I am alone. Just me. And I’m happy that way.

The traditional interpretation of success in business is that you have to scale up, and do it quickly; increase profits as quickly as you can, expand the size of your team, and throw every penny (probably an investor’s, not your own) you can into getting big. Being the next ‘big thing’.

But this is not everyone’s definition of success, and it certainly isn’t mine. 

For years I have worked in big companies, educational institutions and small companies who wanted to be huge. Companies that just wanted to collect awards and accolades. Organisations who encourage saving every penny even if it meant scrimping on service; pushing to try and snatch every opportunity for saving on production even if that had an impact on the end-user. 

I never felt like I fit in and felt totally lost. But I had struggled to identify this until quite late into my career, and then longer to work out why. 

Where did things change?

I was trying to reach for the elusive promotions despite having an uneasy feeling about where I was trying to get to and not feeling that any of the opportunities would get me into a role I was passionate about or where my values aligned, or that was right for me.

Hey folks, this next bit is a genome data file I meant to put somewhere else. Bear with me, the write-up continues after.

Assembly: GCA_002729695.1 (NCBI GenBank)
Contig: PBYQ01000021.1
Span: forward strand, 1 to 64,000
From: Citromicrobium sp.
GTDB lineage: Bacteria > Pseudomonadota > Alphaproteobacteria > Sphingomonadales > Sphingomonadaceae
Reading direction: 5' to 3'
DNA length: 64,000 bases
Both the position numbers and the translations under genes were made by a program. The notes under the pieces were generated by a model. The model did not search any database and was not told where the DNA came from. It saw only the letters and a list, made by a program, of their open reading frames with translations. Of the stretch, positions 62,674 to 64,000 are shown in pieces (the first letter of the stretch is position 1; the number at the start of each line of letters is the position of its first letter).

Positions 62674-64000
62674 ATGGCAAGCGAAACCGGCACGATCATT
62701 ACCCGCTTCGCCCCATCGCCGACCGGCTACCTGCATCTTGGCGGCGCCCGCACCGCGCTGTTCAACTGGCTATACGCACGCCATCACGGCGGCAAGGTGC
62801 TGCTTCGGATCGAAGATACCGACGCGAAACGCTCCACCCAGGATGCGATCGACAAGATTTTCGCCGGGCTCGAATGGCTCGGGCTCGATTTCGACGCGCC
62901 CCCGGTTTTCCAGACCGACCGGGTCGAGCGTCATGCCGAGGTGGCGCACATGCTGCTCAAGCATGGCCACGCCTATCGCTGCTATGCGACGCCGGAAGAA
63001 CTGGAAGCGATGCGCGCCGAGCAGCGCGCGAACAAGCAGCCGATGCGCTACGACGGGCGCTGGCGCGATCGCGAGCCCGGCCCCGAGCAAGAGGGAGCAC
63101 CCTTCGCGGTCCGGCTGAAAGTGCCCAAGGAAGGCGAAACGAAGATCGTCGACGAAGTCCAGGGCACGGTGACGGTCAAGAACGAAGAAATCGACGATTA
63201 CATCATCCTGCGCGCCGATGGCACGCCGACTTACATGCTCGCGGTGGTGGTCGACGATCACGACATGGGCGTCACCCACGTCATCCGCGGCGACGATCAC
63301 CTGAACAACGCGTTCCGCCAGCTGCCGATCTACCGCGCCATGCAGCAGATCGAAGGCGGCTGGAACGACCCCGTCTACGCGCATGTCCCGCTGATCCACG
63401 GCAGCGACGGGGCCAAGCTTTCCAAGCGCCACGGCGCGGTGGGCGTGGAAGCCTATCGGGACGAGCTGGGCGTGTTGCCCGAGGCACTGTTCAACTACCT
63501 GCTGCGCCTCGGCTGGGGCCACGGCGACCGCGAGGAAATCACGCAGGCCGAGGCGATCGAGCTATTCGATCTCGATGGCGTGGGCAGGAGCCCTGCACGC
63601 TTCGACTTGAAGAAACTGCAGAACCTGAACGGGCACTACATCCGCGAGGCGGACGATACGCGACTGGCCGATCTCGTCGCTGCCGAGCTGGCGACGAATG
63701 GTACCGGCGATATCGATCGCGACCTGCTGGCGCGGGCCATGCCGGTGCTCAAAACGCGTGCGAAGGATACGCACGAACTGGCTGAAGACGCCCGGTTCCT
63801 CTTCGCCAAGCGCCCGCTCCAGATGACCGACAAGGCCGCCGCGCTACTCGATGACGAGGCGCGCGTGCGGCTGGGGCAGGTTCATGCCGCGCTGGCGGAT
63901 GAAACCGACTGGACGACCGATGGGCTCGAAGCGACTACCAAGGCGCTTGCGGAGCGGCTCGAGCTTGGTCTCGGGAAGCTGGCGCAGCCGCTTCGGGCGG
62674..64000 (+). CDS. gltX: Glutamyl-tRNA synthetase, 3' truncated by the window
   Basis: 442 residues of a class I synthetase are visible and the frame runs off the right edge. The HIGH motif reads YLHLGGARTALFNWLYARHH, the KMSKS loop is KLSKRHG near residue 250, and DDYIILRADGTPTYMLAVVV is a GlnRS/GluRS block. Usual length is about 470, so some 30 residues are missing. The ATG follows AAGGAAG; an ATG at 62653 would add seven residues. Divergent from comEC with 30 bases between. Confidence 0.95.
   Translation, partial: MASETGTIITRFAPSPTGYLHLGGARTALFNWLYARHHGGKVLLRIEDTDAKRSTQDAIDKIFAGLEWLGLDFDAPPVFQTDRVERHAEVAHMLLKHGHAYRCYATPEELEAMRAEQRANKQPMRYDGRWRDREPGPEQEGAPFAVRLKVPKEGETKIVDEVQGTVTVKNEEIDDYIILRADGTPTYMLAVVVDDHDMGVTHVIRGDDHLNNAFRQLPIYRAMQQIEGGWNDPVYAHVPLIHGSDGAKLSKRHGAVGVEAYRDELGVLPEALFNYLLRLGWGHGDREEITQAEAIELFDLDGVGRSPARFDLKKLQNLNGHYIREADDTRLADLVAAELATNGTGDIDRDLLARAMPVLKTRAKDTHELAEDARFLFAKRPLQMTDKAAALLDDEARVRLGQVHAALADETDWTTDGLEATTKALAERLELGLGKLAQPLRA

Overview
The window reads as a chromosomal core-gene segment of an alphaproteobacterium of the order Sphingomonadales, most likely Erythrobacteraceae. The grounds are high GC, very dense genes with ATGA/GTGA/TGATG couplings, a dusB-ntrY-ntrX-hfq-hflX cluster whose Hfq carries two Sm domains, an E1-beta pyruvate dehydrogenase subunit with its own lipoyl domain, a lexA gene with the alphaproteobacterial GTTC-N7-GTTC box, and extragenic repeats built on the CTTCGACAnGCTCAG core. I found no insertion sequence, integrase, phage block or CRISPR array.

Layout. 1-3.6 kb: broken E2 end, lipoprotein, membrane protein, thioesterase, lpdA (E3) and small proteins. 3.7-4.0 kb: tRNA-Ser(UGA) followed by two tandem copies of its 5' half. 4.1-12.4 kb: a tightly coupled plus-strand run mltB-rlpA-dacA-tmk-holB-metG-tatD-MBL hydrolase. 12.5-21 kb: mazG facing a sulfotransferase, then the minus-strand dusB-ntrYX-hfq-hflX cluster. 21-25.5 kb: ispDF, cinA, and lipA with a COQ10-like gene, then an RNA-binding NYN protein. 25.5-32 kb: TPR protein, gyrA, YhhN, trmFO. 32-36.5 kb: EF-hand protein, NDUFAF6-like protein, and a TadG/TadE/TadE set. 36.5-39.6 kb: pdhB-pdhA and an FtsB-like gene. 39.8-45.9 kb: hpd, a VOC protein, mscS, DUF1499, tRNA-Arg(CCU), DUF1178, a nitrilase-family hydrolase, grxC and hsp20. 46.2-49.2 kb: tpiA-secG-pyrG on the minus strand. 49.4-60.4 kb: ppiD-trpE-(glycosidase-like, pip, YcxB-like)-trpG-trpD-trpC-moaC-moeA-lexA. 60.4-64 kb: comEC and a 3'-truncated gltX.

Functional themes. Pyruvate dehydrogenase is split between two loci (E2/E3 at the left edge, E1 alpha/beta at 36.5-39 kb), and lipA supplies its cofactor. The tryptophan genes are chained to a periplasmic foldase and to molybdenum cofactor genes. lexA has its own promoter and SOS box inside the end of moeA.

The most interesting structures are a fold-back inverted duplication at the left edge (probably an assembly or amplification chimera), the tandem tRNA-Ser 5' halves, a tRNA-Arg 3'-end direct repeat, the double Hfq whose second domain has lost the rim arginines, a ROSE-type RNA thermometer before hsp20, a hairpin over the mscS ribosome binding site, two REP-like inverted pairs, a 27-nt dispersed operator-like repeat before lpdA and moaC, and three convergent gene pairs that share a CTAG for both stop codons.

I felt like I should be wanting to get there, and I was desperately trying to get there, despite not really being convinced that I wanted the type fo extra responsibility I was heading for – to manage other people and sacrifice time spent designing. I wasn’t even convinced I wanted to work for other people, but didn’t feel good enough to go it alone. I felt a failure, a very confused one. I wasn’t sure what other options there were.

Cut a long story short and after unexpectedly launching headfirst into the world of self-employment I felt a massive weight had been lifted and that I could now finally dictate my progression. I could develop the skills I wanted to, decide on my own values, embrace the flexibility it afforded me in life and the work I could pursue, and I could master my skills. Most importantly, I could finally be myself in my work.

Successfully fleeing the nest of permanent employment

I am now 20 months into self-employment and it has been a true success (I still feel uneasy even saying this). So much so that I am now getting questioned as to whether I will be taking other people on, or have plans to expand. However, that is a hard no. 

I am happy to collaborate with others, pass work on to others, teamwork and maybe outsource a few bits. But success to me means the business staying small and flexible, continuing to be able to select what I would like to work on, and how I want to develop and master my disciplines. I need to find ways to increase profits and scale in other ways. 

To develop my business I need to look at working smarter, honing my niche, developing systems and processes, mastering my skills further and as a result being able to increase my rates. And all that is definitely possible. In his fabulous book, Paul Jarvis refers to this as being a ‘company of one’.